It wasn't officially windy. Weather.com does not indicate "Windy" until it is over 20 mph. So 17 mph doesn't count--unless you are riding into it. And we have an unofficial ride rule that the temperature must be over 55 degrees.
If it's colder than that Christine wears so many layers she can't bend her knees. So, 60 degrees with a 17 mph wind does not halt a ride. Thus, some of us bundled up (the hearty wore short sleeve jerseys, but not I) and headed out to Door Key Road.
Although we had been out to Door Key Road many times last season, as it is the new location of the San Angelo bike club's road time trials, when I was searching for a picture, it appeared that July 2010 was the last time we had ridden the route as a group ride.
Why was I looking for a stock picture when I was just out on the road? My hands had so many gloves on them I could not press the right buttons on my camera without stopping, taking off my gloves, turning on the camera, etc. So I had to use a July 2010 photo of the road's namesake sign. (No, I am not through whining as I haven't even started talking about the ride yet).
In order, Liz Rappe', Velma Ogan, Wilbur Thomas, and Christine Jones. "Group" pictures were piece-meal as
Mike Buck and Gene Potter were eager to get started.
Just down the road as it appears to end, it turns right and straight into the wind.
As I took no pictures on the road, I will just bore you with a description of what we encountered. First we started at 1975 ft. elevation, and 14 miles later we ended at 2338 ft. elevation. The first half of the total ride was an upward climb. There were 14 major blips (to me a blip is a high point of a climb) and a total of 37 blips. So we would climb and climb and climb. The average climb was between 4-6% grade. Add to that the 17 mph wind. For those not yet bored, loosely, each 5 mph of wind equals a 1% grade. So, a 17 mph wind in and of itself is equal to a 3.4% grade. Add that to the hill grade and "voila," we were climbing at 7.4-9.4% grade. (This was added just for Jerry's entertainment as he couldn't make the ride Saturday. All who have followed Jerry's rides know how much he likes hill and percent of grade talk). With the detailed explanation of the hills, elevation, and wind; then my mph average on the first leg is easily understood and I will be forgiven...by whom I do not know.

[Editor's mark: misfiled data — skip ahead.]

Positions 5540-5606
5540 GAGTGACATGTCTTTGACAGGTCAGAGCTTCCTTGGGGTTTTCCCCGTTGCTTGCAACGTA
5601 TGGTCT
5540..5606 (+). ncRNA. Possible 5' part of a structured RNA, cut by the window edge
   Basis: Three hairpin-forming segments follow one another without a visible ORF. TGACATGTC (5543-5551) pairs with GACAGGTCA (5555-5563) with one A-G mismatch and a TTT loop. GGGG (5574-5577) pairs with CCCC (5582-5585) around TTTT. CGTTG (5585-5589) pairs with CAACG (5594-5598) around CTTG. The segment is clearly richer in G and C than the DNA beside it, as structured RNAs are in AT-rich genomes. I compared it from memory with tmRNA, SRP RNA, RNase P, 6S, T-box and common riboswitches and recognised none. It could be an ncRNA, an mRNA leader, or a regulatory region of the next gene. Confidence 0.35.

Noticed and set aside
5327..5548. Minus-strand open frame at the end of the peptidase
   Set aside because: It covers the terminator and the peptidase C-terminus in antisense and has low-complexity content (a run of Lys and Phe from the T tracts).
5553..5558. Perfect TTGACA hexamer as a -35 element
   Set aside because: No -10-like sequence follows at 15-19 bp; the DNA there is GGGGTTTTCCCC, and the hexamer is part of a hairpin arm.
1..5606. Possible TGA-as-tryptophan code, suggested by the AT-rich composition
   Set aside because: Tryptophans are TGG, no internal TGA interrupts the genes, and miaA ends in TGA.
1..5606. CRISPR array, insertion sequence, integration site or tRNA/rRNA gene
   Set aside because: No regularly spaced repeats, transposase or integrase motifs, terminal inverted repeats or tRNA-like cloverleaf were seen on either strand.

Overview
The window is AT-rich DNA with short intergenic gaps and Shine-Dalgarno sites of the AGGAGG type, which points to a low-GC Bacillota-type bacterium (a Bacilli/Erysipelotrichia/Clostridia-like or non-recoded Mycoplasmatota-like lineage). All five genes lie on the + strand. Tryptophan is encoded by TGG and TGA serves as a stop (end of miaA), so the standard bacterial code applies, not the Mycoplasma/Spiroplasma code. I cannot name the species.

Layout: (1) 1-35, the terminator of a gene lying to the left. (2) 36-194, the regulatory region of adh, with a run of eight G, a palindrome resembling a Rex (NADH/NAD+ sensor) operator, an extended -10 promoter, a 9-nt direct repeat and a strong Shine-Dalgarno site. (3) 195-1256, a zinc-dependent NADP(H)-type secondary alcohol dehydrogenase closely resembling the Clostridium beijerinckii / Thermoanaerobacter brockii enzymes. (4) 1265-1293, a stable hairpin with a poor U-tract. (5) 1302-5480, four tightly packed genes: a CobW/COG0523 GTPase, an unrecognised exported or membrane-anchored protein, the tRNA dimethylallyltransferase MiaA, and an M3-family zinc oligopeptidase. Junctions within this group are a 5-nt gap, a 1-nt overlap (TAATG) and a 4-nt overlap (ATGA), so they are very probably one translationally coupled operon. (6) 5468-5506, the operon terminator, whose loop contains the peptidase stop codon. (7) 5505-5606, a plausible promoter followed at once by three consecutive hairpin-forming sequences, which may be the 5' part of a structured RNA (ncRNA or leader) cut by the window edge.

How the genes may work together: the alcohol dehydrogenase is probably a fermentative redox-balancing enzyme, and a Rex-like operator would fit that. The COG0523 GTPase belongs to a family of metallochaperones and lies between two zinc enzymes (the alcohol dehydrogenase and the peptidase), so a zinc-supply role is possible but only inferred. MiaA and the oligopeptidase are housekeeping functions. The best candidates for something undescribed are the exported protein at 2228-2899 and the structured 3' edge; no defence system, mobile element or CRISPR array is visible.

As we finally finished the first part of the ride, I was too busy huffing/puffing/telling war stories and wondering out loud if we had ever ridden this road in such conditions to take pictures of the group. As luck would have it, Wilbur and Christine finished their ride and I had the wherewithal to snap a picture.
Now the good part. Whining aside, as one might expect, on the return trip, the wind was to our backs and all of the road generally was back down to our 1975 ft. elevation. What a blast. The return trip was worth the effort going out, so I can reveal that the return trip was over 20 mph average. Sometimes going downhill, I would spin out and be forced just to coast.
Mike and Velma at the end of the ride pretending they had been waiting for me "for ages."
Gene rolled in still full of fire.
Liz came in with her "I am glad we did it--and I am glad it is over" smile.
Hard to tell from the distance but Christine's smile was forced. Can one tell she doesn't like chilly weather?
Wilbur, laid back as ever. Even though we have had several short rains already this year, most of our pastures are brown. There is a potential of wildflowers on the sides of the road if we get the promised showers next week as indicated.
The wind was still whistling in my ears so loudly that I couldn't hear if Wilbur was telling Mike about a fishing trip or a snake on the road.
Arguably, the best part of a ride. The socialization afterward.
Remind me to SAG to the end next time and just ride the downhill with the wind and watch me : )